Bioplastics in packaging: Economic opportunity or temporary phenomenon?

Bioplastics in packaging: Economic opportunity or temporary phenomenon? (1)(2)

Alexis Stassinopoulos (*)

Answers to this question will be provided at the Athens Bioplastics on Packaging Conference in 26th of November 2014. Purpose of this workshop-conference will be the unbiased evaluation of the technological and economic characteristics of bioplastics which would permit them to replace petrochemical plastics in the production of packaging materials.

This workshop-conference will not be deal with the environmental parameters of bioplastics. The Association of the Greek Manufacturers of Packaging and Materials has already presented in detail the environmental side together with the group of EN standards (from EN 13427 to UN 13432).


Under the umbrella of "Bioplastics" fit a large number of materials with widespread characteristics: In type of raw materials and method of manufacturing, in physicochemical mechanical and biological properties, in processing characteristics, and in their suitability for certain potential applications. A common classification is in the following broad categories:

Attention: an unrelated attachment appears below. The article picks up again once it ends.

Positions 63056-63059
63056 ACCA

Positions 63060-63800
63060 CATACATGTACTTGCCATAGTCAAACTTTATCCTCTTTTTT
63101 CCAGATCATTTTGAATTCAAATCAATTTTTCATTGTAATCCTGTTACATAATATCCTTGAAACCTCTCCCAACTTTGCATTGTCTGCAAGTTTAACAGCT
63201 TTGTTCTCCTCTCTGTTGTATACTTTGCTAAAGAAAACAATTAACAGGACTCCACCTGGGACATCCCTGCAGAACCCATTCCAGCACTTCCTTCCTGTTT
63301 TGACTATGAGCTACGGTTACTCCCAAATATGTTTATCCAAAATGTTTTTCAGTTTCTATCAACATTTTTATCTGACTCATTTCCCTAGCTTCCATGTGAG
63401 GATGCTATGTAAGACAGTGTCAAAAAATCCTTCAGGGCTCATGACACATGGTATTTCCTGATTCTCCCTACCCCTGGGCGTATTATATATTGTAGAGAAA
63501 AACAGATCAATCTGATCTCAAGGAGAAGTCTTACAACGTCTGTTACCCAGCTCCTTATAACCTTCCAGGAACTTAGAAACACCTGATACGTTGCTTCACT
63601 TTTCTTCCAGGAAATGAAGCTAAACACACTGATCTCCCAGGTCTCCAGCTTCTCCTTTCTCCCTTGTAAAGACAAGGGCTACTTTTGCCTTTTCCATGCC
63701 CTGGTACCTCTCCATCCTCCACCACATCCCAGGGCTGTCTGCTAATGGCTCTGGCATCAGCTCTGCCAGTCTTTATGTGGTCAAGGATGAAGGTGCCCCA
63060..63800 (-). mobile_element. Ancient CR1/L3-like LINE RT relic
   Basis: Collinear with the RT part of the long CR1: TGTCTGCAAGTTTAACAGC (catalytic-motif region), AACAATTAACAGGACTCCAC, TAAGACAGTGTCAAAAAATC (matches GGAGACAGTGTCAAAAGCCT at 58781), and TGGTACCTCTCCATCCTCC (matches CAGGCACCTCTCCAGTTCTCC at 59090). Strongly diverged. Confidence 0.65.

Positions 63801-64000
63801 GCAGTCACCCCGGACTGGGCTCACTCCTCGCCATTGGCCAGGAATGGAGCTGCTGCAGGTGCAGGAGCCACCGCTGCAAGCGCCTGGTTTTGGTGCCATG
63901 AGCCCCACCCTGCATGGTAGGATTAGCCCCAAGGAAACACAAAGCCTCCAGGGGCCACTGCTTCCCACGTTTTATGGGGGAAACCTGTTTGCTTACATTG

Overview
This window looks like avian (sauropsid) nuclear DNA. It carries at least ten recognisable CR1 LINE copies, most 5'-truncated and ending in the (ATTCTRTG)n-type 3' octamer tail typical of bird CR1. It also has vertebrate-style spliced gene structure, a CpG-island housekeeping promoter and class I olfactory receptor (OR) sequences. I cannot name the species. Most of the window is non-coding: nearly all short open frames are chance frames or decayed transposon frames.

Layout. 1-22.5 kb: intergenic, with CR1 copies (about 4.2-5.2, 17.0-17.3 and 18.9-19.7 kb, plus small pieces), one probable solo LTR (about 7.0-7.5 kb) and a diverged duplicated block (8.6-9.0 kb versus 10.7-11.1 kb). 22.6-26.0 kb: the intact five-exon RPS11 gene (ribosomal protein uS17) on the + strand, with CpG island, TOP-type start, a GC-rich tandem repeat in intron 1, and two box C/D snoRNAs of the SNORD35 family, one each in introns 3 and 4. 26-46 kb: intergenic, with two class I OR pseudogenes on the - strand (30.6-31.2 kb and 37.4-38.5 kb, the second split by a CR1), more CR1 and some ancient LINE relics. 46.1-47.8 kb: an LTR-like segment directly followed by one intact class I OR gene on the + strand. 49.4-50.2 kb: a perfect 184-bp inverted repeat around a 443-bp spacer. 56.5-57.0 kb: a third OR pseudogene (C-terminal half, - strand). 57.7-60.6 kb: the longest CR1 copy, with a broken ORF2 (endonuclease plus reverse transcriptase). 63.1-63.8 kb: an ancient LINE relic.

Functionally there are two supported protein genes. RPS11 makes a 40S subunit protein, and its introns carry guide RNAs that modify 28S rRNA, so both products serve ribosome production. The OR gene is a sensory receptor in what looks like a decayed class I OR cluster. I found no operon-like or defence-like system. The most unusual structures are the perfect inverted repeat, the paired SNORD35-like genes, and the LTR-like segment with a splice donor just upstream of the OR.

(1) Produced from biomass and biodegradable (e.g. PLA and thermoplastic starch compounds)

(2) Produced from biomass but not biodegradable (e.g. bio-PE, bio-PET)

(3) Produced from petrochemicals but biodegradable (e.g. aliphatic co-polyesters)

(4) Produced with components coming from both biomass and petrochemicals (e.g. bio-PET)

Few of those bioplastics are produced in commercial quantities. Many more are under development, produced in pilot or laboratory quantities.  The diversity of materials tagged as bioplastics, the type of starting materials, the methods of production, and the widespread geographic distribution create a confused picture. There is no clear picture of the quantities produced and sold. What are usually reported, are production capacities and future forecasts. But even then there is confusion in original data containing a lot of wishful thinking, and further augmented by the media.